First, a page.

Experts in Economics & Statistics

A consistent choice for industry leading companies
and the nation's preeminent law firms for over 40 years.

Welch Consulting Employment Index Falls in May

on 03 June 2016

The Welch Consulting Employment Index is continuing its retreat from the level it hit in March. While the index has fallen to 99.1 in May from the recent peak of 99.5 in March, it currently remains above the 2015 year-end value of 99.0.    

The Welch Index measures full-time equivalent employment after adjustment for population growth and the aging of the workforce. The Index value of 99.1 indicates that adjusted full-time equivalent employment is 0.9% below its level in the base year of 2004.  

Over the past 12 months the index has risen from 98.5 to 99.1. The increase in the Index over the past year means that full-time equivalent employment has been growing at a faster rate than the adult population.  Full-time equivalent employment increased 0.6% faster than the adult population over the past year (after making adjustments for the aging of the U.S. adult population). Looking back at the most recent 6 months, the index increased from 98.6 in November 2015 to 99.1 currently – an increase of 0.5%. This rate of change is in line with the overall trend for the last 3 years of about 1.0% increase per year.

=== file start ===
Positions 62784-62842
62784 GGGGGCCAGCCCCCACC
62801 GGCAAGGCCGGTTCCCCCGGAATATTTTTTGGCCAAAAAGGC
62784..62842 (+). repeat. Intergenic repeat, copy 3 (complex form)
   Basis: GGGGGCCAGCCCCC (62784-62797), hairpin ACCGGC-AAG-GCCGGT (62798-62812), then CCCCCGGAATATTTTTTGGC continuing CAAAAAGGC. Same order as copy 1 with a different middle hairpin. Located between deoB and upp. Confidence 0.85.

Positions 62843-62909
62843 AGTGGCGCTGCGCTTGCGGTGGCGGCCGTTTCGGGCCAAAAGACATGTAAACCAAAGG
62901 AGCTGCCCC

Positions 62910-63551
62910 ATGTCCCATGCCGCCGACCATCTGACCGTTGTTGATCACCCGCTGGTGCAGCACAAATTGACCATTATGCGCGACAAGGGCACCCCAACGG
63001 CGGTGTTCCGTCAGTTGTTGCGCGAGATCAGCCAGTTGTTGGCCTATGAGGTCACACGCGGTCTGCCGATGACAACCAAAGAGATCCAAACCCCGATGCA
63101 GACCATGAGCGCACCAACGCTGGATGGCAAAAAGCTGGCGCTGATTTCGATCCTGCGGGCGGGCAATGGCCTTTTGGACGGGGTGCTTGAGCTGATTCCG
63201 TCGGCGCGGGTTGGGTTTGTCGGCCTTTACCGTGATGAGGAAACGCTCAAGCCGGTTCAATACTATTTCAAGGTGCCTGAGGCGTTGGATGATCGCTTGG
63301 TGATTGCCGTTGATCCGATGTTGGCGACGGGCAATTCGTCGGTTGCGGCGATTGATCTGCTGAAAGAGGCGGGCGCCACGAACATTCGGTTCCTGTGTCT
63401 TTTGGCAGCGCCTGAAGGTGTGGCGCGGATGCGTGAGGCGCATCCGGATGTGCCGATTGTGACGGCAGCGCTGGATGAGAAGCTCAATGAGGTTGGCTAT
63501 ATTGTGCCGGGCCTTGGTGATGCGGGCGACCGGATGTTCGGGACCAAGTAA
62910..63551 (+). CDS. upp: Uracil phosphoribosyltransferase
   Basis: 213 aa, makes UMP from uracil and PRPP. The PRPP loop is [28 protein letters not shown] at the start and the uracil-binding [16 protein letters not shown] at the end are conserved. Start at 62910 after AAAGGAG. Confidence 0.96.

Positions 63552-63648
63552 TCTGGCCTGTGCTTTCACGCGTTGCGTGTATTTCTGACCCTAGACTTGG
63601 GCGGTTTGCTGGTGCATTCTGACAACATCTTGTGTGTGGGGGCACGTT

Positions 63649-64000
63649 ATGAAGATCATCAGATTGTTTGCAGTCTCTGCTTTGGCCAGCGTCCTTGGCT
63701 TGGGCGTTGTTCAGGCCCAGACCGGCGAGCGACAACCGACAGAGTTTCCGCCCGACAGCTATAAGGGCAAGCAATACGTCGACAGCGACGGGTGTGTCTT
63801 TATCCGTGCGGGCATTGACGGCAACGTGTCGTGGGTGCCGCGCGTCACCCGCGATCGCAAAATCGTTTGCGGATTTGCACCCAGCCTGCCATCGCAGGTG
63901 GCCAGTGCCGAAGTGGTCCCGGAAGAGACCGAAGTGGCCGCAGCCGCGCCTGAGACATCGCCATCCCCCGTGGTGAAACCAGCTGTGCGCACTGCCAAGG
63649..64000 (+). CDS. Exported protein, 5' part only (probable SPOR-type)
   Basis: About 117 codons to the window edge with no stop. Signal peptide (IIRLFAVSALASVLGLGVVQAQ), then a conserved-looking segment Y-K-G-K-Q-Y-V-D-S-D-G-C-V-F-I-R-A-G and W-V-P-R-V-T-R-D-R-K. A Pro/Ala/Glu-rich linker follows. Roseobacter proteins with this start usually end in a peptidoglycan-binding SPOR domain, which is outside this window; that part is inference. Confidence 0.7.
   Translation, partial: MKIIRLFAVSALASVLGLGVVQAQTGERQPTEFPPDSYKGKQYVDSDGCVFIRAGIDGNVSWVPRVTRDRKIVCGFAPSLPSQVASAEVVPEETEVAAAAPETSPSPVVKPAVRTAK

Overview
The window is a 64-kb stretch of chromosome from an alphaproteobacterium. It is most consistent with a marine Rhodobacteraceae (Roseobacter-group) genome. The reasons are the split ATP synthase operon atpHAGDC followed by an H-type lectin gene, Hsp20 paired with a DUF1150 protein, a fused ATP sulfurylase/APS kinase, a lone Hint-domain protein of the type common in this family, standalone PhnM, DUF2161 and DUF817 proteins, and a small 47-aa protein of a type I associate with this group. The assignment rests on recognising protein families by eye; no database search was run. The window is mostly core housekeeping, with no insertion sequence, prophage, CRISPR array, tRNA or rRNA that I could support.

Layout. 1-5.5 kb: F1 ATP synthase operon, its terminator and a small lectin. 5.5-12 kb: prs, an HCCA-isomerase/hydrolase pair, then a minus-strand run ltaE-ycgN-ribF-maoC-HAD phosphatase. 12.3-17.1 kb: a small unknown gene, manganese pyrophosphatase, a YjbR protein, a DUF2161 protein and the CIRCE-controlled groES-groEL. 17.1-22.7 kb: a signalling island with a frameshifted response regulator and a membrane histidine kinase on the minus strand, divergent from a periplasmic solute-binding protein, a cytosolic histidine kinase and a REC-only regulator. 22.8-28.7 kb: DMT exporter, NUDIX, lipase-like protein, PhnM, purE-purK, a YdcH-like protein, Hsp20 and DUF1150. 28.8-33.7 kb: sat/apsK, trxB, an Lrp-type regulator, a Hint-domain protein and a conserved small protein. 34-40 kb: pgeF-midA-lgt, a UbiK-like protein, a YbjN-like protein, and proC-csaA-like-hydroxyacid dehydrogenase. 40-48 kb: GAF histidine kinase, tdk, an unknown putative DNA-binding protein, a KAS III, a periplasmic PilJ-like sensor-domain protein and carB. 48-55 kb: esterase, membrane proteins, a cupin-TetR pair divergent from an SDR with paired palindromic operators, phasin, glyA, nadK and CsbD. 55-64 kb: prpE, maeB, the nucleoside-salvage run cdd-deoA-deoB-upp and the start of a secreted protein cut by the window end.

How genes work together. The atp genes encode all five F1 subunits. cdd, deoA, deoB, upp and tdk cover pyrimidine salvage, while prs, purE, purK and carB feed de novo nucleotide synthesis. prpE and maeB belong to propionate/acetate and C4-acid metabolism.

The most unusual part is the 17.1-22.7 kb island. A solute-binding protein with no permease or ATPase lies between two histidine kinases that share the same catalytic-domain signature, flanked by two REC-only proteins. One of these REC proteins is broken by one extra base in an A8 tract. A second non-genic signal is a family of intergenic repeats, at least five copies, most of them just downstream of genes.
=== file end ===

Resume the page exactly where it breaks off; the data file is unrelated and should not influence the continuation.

When broken out by gender, men saw a decline in employment in May, while women had a small increase. The index for men fell 0.2 points in May, from 97.8 to 97.6, while the index for women rose from 101.0 to 101.1, reversing April’s decline. For the past 12 months the index for men has risen 0.5 points and the index for women has risen 0.8 points.

may2016 welch index

may2016 welch index gender

Technical Note: Full-time equivalent employment equals full-time employment plus one half of part-time employment from the BLS household survey.  The Welch index adjusts for the changing age distribution of the population by fixing the age distribution of adults to the distribution in the base year of 2004.  Seasonal effects for the share of workers employed in part-time jobs are removed in a regression framework using monthly indicator variables.